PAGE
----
Guest Post
  • Guest post: Teaching games

    Guest post: Teaching games

    Today's guest post is from game guide Kurt

    I love to teach. Through all the twists and turns my life has taken there has been one thing that has really stayed consistent for me, and that is the fact that I genuinely love sharing the things that I have learned with other people. There is so much joy for me in connecting with the way that other people think and creating a space that gives them access to whole new worlds of things they didn’t know before. I work as a private tutor for a living if you haven’t guessed, and when I do my job right it feels less like study and more like play. Maybe that’s why I spend a good portion of my free time when I’m not teaching playing every game I can get my hands on.

    I met Drew and Courtney about a year ago, and when I learned about their vision for the Bonus Round Game Cafe I was absolutely hooked. These are people that really get what it means to have fun playing games and are so incredibly dedicated to giving everyone access to that experience. I’ve been very fortunate to have the opportunity to help them in that endeavor and I am so excited to see this cafe become a reality. Teaching people how to play board games combines two of the things that I love the most, and helping run Bonus Round pop-up events over this past year has taught me a lot about how to do it well.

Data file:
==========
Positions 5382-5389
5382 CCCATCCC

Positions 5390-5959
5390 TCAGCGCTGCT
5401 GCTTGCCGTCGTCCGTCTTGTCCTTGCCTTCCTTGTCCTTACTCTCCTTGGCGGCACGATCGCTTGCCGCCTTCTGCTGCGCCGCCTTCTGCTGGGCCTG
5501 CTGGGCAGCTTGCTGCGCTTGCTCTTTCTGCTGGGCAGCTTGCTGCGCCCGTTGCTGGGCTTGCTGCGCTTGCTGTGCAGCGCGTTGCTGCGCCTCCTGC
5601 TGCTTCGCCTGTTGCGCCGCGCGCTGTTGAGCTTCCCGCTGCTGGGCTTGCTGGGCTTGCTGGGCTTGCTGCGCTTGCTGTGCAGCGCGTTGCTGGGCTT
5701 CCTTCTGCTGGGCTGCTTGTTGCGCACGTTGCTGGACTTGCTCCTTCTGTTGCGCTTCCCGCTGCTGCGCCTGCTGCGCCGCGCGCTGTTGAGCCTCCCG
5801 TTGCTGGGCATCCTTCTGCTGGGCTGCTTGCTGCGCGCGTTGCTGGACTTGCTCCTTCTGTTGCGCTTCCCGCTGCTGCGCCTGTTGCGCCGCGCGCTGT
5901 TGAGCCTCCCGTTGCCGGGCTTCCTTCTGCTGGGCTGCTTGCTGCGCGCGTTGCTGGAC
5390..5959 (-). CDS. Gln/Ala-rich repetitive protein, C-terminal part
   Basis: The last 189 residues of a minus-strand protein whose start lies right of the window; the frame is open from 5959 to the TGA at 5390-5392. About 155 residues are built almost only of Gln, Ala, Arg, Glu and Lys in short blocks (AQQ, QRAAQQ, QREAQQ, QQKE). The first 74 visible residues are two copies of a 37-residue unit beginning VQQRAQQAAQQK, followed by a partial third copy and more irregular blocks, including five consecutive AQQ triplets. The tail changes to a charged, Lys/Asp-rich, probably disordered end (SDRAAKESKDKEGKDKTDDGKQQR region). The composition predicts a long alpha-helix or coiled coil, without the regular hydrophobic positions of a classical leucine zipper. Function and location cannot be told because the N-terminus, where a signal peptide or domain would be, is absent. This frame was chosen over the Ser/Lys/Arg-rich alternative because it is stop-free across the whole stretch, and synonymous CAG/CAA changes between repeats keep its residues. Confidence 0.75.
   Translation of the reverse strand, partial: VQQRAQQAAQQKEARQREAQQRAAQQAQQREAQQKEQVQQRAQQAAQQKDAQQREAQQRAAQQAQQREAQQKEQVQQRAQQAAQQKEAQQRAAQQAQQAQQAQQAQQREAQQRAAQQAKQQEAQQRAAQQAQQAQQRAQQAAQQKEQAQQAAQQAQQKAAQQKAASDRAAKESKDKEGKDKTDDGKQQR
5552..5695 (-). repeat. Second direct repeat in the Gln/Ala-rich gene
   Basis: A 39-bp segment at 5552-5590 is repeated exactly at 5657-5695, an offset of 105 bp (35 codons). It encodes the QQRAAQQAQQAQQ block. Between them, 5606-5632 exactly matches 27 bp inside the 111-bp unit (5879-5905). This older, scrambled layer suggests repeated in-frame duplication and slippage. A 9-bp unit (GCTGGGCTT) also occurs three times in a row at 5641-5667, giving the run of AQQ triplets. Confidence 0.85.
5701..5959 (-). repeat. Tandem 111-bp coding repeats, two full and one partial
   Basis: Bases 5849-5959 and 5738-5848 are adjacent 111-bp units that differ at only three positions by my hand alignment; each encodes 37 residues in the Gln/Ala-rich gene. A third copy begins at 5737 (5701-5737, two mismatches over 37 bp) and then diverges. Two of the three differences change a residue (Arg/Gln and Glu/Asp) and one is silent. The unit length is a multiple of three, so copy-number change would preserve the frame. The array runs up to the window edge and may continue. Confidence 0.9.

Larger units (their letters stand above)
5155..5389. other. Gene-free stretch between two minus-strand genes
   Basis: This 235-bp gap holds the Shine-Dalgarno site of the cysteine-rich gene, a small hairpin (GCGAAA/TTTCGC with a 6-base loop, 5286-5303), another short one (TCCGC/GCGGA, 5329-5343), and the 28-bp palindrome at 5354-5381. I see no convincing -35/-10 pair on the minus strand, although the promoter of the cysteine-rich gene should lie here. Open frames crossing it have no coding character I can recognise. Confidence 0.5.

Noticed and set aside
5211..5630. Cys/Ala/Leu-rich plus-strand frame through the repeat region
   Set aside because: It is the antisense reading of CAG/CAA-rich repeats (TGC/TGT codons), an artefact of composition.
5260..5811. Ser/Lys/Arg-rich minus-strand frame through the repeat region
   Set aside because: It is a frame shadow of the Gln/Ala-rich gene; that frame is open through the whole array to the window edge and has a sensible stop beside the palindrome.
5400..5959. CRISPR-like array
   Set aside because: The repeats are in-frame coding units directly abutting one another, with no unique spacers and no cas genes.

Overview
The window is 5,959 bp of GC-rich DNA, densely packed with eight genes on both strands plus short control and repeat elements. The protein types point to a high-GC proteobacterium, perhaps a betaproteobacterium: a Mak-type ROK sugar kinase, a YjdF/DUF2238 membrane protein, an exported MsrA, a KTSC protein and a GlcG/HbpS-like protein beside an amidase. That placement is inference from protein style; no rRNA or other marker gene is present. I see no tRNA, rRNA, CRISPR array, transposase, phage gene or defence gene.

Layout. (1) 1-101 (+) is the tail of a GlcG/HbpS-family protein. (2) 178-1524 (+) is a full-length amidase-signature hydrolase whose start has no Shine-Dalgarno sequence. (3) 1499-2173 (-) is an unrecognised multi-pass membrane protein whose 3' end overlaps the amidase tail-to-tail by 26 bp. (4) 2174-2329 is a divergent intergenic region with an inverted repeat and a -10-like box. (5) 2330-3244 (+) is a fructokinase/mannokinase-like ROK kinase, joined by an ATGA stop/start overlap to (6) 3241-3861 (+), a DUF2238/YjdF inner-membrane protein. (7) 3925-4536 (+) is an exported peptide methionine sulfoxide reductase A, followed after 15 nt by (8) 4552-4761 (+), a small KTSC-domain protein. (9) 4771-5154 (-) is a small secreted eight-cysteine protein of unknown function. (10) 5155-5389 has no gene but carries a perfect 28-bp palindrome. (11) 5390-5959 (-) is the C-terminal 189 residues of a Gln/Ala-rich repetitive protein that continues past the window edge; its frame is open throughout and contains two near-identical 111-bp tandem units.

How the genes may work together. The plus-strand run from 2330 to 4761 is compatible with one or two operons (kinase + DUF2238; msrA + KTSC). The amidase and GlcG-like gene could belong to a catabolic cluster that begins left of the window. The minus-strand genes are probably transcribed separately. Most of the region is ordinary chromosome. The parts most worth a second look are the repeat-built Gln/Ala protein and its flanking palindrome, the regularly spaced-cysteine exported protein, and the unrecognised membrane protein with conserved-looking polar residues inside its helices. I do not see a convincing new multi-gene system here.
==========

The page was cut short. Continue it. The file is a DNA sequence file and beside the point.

Teaching is an art form, and a good teacher knows that just understanding the material well isn’t enough. To make the experience great for the people you’re teaching you have to be able to connect with the way that they understand things. It’s your job to create an environment that’s friendly and safe so that people feel comfortable playing around and making mistakes. Making learning fun is certainly important when teaching somebody Algebra, but it is absolutely critical when teaching people how to play a game. After all, what’s the point if it isn’t fun.

    At Bonus Round Games we are committing to perfecting the art of teaching. We work tirelessly to make sure that every person that sits down at a table with us is having the best experience possible, because there’s no reason why learning a new game should feel like a chore. I believe that there is a game out there for everyone, and I can’t wait for our doors to open so that we can put that belief into action.